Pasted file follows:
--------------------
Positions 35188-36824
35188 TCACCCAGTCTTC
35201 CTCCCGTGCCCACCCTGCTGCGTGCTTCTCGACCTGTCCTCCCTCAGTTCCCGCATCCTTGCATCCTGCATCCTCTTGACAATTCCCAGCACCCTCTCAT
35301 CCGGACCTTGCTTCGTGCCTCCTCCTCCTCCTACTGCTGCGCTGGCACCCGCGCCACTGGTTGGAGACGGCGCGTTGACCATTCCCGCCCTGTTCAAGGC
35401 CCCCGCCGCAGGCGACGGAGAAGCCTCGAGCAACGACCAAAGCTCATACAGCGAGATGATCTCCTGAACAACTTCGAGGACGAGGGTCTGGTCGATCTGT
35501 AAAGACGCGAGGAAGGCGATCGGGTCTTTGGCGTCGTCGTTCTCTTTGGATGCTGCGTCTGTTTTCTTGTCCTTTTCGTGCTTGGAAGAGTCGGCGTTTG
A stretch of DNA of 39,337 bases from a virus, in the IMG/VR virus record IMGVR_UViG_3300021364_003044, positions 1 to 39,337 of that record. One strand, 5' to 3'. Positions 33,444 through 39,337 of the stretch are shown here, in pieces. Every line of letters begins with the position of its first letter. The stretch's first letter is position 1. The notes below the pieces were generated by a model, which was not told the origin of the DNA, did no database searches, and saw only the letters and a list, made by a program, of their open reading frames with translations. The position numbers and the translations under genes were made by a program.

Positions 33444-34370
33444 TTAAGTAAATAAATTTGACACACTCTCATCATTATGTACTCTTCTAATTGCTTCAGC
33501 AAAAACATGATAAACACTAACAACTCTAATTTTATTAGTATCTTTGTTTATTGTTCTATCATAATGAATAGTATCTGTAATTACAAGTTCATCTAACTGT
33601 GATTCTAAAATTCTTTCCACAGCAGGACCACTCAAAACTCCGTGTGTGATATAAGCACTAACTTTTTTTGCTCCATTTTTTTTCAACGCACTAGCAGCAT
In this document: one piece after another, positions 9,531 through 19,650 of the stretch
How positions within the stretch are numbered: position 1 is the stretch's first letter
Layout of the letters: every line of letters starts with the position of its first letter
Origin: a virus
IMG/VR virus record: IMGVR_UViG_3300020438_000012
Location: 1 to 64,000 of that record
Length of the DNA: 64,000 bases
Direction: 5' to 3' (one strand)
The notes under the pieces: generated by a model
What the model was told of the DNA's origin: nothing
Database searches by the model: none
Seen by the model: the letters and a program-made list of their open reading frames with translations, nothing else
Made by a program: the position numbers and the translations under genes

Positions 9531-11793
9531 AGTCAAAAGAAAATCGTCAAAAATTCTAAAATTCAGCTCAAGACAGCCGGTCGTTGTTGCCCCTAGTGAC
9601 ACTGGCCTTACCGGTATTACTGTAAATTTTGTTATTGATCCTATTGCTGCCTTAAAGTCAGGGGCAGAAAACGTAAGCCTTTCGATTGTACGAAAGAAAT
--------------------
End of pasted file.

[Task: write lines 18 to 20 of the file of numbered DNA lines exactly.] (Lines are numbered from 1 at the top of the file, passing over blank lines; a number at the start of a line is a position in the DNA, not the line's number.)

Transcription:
Length of the DNA: 64,000 bases
Direction: 5' to 3' (one strand)
The notes under the pieces: generated by a model